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Penn withdraws position that trans workers aren’t protected under Title VII

Penn withdraws position that trans workers aren’t protected under Title VII

Tim Cwiek    November 13, 2019

The University of Pennsylvania this week withdrew its legal stance in a contentious court case that trans workers in the region aren’t protected from discrimination under Title VII of the...

Mark My Words

LGBT representation on TV and a thank-yo…

Mark Segal    December 5, 2019

A few weeks ago, this column touched on the subject of why the Hallmark Channel and Lifetime, both of which run romantic holiday movies 24/7 during the holidays, don’t have...

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Media Trail - 12/06/19

National

Media Trail - 12/06/19

PGN Staff    December 5, 2019

Judge blocks challenge to Indiana’s religious objections law WNDU.com reported conservative religious groups have failed to convince an Indiana judge they faced any harm from limits placed on the state’s...

Local entertainer Darryl Broadus

Obituaries

Local entertainer Darryl Broadus

Victoria Brownworth    December 5, 2019

  Darryl Broadus, a local entertainer and designer, died suddenly after a short illness on Nov. 13. He was 59.

Celebrating the life of Mansour Al-Hawasy

Obituaries

Celebrating the life of Mansour Al-Hawasy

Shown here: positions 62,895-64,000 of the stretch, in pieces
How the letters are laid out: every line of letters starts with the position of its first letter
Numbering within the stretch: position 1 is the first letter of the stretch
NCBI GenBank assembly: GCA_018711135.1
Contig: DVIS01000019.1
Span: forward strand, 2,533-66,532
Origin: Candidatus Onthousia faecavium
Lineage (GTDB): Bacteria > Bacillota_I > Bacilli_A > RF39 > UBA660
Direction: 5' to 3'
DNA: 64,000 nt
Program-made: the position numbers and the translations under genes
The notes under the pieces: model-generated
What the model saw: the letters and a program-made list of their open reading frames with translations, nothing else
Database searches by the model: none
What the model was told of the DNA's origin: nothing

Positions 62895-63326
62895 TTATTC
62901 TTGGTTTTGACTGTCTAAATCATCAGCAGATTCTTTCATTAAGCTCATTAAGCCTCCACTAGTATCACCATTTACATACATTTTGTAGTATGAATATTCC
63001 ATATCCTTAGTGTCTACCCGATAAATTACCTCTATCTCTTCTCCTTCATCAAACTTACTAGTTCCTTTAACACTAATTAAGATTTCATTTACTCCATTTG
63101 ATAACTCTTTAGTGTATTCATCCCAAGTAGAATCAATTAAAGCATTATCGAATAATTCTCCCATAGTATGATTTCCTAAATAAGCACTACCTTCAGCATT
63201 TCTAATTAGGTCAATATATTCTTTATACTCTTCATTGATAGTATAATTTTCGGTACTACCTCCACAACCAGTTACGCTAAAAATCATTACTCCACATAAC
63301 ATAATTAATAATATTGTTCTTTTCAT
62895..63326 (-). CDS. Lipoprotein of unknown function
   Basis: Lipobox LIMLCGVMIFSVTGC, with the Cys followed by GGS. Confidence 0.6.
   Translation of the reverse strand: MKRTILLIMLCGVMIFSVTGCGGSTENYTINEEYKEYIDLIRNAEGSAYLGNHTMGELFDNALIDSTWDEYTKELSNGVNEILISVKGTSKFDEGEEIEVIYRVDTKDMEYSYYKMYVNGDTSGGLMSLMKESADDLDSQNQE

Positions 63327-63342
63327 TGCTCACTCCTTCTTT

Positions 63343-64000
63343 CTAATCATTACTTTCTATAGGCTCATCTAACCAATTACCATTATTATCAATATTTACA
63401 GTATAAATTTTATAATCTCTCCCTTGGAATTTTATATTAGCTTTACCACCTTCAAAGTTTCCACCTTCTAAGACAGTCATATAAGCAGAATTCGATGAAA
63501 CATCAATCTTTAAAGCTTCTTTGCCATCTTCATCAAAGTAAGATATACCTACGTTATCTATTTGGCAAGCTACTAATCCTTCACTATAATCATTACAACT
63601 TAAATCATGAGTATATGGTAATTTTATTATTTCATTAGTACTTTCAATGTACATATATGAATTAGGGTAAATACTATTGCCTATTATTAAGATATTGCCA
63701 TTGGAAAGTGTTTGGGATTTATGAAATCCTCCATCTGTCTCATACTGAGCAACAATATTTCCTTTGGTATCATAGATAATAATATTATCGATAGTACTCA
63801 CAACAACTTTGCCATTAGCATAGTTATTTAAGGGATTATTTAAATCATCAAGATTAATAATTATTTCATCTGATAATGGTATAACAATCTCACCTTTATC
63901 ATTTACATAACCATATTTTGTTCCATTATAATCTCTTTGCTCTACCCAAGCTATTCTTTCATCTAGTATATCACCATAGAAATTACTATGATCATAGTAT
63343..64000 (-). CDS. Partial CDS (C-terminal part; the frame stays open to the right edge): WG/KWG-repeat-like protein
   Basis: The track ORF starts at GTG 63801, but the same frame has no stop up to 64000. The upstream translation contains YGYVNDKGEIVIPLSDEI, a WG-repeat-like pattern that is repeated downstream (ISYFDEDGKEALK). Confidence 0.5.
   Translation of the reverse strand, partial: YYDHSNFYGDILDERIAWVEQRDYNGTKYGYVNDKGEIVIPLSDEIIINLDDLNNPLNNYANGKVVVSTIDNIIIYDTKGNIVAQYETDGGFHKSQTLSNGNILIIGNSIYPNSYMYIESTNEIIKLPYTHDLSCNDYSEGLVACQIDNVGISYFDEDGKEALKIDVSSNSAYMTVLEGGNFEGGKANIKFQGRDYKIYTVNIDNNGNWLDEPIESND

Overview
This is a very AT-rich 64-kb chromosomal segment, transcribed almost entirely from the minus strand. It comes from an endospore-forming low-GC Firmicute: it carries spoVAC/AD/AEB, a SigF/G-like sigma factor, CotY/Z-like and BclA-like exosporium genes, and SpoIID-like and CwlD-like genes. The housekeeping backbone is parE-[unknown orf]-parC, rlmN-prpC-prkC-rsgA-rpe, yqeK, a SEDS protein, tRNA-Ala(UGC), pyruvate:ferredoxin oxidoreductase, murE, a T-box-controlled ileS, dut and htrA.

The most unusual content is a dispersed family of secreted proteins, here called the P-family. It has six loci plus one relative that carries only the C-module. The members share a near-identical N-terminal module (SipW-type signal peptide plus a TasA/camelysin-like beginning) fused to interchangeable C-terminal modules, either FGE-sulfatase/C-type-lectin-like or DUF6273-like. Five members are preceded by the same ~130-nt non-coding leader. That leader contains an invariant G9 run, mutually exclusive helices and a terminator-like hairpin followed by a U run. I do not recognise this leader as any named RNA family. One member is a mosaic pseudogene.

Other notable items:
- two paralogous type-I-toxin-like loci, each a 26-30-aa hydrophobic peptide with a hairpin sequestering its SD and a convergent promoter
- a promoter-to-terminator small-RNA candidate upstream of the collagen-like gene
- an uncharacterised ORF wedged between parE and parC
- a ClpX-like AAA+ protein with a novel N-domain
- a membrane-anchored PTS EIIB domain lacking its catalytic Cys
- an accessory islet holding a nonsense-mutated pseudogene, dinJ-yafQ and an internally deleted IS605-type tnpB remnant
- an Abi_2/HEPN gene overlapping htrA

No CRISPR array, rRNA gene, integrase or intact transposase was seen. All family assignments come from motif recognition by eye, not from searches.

Steven A. Johnston    December 5, 2019

  Mansour Al-Hawasy, J.D. (26) of Philadelphia sashayed from this world on Friday, Nov. 22, 2019. Mansour is survived by his adorable cat Sinclair as well as a loving village of...

International News - 12/06/19

International

International News - 12/06/19

Larry Nichols    December 5, 2019

Haitian gay activist found dead Human rights advocates and others are mourning the death of a Haitian gay rights activist who was found dead inside his home in Port-au-Prince under suspicious...

Trans woman urges judge to keep lawsuit intact

Local

Trans woman urges judge to keep lawsuit intact

Tim Cwiek    December 5, 2019

A trans woman who’s suing the University of Pennsylvania and its hospital for job discrimination recently urged a federal judge to deny the defendants’ motion to dismiss major portions of...

Phila. Police Dept. invites LGBT dialogue over coffee

Local

Phila. Police Dept. invites LGBT dialogue over coffee

Gary L. Day    December 5, 2019

This week, the Philadelphia Police Department held the latest of its Coffee with a Cop community outreach events — this time in the heart of the gayborhood at Starbucks at...

AMA supports banning conversion therapy

National

AMA supports banning conversion therapy

Victoria Brownworth    December 5, 2019

  The American Medical Association (AMA) has voted to support state and federal efforts to ban gay conversion therapy, the scientifically discredited practice of attempting to change a person’s sexual orientation...

LGBTQ Victory Fund endorses trans candidate for Del. senate

Regional

LGBTQ Victory Fund endorses trans candidate for Del. senate

Laura Smythe    December 5, 2019

The LGBTQ Victory Fund, a national organization dedicated to electing out leaders to public office, endorsed trans woman Sarah McBride on Wednesday in her 2020 bid for the Delaware state...

Providing care and services to LGBT+ older adults: It’s a process and a journey

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A rainbow flag near the entrance to your organization is great, but it’s not enough.

rainbow-sticker.jpg

To truly be an organization that is sensitive to and provides a spectrum of services to older LGBT+ adults takes a lot of commitment and ongoing work.
Whenever your clientele consists of older adults, you’re dealing not only with issues of homophobia, heterosexism, transphobia, and other isms related to identity -- but of ageism.